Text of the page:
The crushing of an apparently legitimate election victory in South Ossetia, a key client state of Moscow, could bring a fresh wave of unwanted attention to Russia's own problematic democracy.
A bizarre electoral upset in Russia's tiny protectorate of South Ossetia, a breakaway province of Georgia, has thrown the little republic into chaos and brought acute embarrassment to its sponsors in the Kremlin.
On the cusp of Russia's own crucial cycle of elections, the blatant crushing of an apparently legitimate election victory in a key client state of Moscow could bring a fresh wave of unwanted attention to Russia's own problematic democracy.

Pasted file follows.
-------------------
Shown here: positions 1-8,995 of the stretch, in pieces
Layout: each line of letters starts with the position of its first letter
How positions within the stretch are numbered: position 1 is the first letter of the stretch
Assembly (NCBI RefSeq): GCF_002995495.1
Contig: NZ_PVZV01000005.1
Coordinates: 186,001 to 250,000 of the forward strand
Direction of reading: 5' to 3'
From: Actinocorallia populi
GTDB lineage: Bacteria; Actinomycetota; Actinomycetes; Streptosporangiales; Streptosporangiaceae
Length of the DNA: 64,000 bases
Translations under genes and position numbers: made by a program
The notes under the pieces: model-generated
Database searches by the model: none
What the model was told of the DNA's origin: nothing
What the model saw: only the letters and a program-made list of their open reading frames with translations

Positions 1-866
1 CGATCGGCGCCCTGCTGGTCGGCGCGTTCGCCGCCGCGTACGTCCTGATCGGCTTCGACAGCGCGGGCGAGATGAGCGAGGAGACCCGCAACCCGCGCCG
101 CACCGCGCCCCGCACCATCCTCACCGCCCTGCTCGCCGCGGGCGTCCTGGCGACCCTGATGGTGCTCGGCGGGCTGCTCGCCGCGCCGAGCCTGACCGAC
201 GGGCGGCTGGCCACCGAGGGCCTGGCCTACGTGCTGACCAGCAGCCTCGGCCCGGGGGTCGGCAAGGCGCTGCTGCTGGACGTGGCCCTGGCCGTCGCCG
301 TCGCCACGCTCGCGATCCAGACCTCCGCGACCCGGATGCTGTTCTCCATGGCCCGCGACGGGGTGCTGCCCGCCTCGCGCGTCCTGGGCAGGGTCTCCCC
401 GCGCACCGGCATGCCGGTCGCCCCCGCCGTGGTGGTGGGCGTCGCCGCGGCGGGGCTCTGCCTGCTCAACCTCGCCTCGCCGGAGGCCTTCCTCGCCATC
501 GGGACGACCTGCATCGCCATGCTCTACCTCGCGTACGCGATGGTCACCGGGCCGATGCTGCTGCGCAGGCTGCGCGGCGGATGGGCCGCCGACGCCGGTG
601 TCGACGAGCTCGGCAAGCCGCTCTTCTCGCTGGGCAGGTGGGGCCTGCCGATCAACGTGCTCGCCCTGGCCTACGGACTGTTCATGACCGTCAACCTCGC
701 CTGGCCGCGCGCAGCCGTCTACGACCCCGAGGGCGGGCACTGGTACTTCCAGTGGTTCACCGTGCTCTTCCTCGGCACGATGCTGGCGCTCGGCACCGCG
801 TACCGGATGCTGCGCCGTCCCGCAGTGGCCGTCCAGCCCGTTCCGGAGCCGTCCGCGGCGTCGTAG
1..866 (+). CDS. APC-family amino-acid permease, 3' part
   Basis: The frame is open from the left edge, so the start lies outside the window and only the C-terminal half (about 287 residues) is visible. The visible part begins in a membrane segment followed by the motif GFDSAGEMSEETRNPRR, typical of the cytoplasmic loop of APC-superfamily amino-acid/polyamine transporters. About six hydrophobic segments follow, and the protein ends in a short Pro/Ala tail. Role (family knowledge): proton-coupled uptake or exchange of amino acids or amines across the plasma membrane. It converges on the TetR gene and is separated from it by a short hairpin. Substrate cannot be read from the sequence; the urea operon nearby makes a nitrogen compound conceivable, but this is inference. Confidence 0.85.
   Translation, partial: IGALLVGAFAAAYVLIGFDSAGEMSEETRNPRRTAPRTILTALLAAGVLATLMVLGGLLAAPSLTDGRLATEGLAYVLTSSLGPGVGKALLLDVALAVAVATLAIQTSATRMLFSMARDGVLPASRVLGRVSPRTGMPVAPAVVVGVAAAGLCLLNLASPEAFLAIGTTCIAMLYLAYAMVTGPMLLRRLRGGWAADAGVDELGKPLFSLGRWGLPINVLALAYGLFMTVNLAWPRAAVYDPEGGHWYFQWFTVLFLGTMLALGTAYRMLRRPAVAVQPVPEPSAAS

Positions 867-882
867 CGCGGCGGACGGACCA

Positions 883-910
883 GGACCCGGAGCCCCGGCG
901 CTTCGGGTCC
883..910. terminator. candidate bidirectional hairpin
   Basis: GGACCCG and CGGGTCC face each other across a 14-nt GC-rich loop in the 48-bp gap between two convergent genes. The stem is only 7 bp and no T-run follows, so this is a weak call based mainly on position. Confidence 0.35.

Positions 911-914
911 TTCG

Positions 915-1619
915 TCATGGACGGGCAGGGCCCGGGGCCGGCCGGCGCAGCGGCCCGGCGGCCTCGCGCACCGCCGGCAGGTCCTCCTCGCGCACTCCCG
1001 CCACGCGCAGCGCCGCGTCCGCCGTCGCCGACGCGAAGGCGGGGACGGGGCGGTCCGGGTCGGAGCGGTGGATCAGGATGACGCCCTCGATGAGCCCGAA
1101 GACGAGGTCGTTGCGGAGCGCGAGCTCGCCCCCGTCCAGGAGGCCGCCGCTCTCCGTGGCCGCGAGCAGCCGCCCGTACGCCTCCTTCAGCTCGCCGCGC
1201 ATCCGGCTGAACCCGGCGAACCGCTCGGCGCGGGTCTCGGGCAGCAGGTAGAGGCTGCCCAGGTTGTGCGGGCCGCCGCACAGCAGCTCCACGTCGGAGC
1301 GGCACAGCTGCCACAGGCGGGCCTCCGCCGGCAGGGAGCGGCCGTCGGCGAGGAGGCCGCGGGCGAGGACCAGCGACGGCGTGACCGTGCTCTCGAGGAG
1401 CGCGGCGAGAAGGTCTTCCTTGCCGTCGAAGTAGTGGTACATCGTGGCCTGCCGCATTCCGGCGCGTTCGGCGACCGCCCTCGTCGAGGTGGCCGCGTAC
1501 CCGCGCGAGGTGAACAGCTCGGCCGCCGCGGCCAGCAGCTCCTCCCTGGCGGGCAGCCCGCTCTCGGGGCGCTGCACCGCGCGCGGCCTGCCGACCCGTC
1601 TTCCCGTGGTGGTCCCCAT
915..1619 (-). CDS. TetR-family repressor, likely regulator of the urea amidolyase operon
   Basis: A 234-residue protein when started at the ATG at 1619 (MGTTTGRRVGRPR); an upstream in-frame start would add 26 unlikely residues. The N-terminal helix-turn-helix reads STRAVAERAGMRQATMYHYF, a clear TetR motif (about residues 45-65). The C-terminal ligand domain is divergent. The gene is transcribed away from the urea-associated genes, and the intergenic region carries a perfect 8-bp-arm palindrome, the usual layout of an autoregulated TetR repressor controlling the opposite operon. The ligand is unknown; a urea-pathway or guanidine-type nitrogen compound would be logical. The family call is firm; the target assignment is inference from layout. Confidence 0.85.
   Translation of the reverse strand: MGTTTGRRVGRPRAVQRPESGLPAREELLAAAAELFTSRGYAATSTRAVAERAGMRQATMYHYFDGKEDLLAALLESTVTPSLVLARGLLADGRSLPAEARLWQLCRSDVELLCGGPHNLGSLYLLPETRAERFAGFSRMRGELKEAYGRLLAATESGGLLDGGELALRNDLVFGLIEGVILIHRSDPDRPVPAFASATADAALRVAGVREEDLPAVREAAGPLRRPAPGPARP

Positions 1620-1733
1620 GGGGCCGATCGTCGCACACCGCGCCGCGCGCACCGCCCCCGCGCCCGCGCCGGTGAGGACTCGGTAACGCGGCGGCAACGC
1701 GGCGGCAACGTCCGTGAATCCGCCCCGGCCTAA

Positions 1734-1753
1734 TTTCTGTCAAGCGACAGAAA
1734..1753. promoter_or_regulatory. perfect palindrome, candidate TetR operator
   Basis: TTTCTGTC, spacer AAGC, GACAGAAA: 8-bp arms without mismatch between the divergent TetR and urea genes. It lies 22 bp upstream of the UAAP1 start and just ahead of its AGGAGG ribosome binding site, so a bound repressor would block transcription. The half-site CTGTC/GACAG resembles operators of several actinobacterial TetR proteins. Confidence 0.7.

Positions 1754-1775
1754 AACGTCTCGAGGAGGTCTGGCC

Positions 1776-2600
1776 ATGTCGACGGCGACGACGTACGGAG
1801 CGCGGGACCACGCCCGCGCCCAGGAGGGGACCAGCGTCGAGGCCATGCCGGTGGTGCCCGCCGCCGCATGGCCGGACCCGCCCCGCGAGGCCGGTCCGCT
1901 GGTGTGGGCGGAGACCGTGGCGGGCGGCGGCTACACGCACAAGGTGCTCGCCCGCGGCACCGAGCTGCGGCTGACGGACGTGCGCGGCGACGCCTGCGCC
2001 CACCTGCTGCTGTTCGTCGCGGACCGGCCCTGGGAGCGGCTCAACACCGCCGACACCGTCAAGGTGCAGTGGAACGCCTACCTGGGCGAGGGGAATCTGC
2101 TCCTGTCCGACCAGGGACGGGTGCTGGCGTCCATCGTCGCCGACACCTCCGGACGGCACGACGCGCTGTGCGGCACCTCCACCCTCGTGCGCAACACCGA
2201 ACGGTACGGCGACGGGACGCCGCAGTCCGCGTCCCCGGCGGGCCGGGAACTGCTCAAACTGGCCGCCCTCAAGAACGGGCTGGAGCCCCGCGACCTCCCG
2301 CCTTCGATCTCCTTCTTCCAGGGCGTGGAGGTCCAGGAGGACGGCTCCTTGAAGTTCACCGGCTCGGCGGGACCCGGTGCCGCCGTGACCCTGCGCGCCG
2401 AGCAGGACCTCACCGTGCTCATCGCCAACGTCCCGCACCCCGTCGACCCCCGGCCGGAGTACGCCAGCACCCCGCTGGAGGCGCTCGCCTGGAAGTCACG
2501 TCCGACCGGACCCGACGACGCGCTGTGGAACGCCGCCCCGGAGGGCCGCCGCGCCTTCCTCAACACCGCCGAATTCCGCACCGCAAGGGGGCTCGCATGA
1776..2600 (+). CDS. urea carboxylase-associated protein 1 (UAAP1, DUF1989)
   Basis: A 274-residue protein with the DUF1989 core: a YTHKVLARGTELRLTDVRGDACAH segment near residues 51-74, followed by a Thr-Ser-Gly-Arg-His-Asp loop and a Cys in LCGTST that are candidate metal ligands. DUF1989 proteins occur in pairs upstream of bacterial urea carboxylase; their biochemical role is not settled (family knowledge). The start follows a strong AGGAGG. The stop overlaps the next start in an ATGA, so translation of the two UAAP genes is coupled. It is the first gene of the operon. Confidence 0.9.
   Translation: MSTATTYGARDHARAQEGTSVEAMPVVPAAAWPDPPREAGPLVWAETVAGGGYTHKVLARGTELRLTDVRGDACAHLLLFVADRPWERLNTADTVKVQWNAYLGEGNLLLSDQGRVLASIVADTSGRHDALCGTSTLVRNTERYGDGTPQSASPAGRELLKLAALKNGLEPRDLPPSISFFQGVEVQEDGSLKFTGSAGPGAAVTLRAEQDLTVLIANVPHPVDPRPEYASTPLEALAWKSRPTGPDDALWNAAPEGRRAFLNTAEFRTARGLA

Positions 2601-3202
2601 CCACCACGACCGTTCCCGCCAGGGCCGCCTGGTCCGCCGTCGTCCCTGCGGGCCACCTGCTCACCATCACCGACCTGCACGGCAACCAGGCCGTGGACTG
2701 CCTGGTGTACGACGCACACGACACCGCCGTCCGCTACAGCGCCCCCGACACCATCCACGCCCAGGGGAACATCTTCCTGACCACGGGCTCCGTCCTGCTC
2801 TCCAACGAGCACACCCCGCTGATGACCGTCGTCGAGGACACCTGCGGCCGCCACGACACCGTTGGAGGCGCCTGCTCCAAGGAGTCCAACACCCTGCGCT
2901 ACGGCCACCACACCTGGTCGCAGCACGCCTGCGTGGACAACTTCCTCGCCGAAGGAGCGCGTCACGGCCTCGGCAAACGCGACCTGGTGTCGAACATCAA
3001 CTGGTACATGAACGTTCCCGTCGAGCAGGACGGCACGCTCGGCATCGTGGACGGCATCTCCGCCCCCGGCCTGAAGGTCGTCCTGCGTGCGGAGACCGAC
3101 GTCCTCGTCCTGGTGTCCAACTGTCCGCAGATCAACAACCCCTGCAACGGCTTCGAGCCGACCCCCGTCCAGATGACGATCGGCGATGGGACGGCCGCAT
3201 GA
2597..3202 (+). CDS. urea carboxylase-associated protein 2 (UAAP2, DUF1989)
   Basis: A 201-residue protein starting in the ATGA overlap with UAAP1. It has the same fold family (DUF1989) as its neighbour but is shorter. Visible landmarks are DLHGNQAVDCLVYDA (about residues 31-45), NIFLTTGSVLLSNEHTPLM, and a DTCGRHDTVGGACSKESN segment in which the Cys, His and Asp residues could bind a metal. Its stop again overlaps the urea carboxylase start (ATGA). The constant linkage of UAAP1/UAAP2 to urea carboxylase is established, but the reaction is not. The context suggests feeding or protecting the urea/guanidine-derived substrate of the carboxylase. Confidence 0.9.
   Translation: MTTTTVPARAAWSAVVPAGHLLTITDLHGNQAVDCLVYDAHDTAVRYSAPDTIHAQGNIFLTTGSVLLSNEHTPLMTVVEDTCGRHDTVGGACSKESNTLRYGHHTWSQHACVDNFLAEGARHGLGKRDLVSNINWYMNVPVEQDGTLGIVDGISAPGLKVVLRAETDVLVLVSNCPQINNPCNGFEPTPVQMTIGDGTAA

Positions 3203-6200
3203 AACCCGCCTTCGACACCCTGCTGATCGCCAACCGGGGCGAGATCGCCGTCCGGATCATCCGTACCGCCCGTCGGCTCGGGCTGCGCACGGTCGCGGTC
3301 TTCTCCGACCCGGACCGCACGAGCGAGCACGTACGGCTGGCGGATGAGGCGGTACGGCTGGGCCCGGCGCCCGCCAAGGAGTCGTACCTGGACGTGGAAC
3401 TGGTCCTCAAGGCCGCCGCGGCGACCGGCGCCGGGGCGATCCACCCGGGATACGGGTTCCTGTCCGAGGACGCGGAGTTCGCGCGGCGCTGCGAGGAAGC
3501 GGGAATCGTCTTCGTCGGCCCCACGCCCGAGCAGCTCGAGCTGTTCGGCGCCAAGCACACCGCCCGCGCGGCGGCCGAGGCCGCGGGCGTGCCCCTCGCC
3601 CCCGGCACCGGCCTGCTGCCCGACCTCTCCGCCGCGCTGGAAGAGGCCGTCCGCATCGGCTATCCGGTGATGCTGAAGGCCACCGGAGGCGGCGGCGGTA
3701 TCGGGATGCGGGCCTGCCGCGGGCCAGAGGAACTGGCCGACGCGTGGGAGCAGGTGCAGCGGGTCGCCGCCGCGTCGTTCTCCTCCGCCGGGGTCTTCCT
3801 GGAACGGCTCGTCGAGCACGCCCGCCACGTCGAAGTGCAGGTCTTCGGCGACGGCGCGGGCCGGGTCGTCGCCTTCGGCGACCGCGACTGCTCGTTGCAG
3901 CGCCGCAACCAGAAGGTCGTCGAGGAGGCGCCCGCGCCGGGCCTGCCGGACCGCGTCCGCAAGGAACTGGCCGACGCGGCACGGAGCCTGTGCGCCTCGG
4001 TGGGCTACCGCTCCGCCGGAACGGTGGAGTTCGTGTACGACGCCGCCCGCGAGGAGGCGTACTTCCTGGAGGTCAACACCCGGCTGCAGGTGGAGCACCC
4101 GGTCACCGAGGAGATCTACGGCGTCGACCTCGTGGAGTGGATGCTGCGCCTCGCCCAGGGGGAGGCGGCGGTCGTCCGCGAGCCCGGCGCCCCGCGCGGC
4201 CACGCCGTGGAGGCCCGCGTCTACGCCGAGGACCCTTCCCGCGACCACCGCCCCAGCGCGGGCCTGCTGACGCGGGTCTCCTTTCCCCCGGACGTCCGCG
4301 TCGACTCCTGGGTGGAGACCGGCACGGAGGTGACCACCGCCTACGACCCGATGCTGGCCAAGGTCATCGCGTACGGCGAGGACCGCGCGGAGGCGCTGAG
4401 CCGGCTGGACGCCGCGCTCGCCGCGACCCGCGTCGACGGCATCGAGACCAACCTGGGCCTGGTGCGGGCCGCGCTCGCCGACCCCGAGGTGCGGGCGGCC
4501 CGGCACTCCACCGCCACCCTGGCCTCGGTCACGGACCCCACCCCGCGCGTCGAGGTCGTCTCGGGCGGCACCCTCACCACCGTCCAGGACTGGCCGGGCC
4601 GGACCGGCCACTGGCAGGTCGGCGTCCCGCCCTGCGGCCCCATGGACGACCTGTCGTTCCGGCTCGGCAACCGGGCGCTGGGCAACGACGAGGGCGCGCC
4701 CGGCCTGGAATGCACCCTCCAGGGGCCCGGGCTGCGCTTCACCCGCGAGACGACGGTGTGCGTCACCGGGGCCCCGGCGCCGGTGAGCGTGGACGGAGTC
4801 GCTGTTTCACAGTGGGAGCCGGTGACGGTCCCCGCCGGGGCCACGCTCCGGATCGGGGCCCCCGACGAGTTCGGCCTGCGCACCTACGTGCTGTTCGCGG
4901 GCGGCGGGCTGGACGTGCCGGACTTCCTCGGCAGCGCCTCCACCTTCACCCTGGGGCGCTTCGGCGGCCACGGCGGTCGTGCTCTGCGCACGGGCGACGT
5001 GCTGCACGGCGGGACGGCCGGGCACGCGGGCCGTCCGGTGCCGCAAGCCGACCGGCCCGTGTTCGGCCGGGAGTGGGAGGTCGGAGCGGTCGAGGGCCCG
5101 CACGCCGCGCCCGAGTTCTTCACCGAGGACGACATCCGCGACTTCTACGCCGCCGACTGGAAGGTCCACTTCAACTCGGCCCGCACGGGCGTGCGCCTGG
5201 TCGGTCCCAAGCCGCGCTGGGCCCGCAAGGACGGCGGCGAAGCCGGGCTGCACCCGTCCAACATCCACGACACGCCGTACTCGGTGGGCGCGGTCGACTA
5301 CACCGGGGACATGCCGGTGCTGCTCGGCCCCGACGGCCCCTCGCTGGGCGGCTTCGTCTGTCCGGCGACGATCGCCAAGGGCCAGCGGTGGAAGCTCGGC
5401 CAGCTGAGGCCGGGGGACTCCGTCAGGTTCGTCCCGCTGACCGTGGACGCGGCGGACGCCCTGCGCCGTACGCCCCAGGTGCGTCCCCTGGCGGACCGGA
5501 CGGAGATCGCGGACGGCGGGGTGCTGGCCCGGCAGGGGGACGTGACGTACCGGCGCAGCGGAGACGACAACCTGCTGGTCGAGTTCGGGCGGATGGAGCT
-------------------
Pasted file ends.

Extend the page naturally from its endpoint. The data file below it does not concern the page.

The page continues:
The trouble began last Sunday, when South Ossetia's official election commission declared former education minister and anticorruption outsider Alla Dzhioyeva decisively ahead in presidential elections, having won 57 percent of the votes with most of the ballots counted. The problem was that Ms. Dzhioyeva's opponent, Anatoly Bibilov, who was trailing far behind with 40 percent, had been personally endorsed by Russian President Dmitry Medvedev.
On Tuesday the republic's Supreme Court met behind closed doors and declared the polls null and void, citing "irregularities" that have yet to be spelled out. The decision barred Dzhioyeva from participating in any future elections.
In a move that some Russian analysts say Moscow will come to regret, Russia's Foreign Ministry subsequently issued an official statement endorsing the annulment of the election results, saying that Russia favors maintaining a "calm and stable situation" in South Ossetia.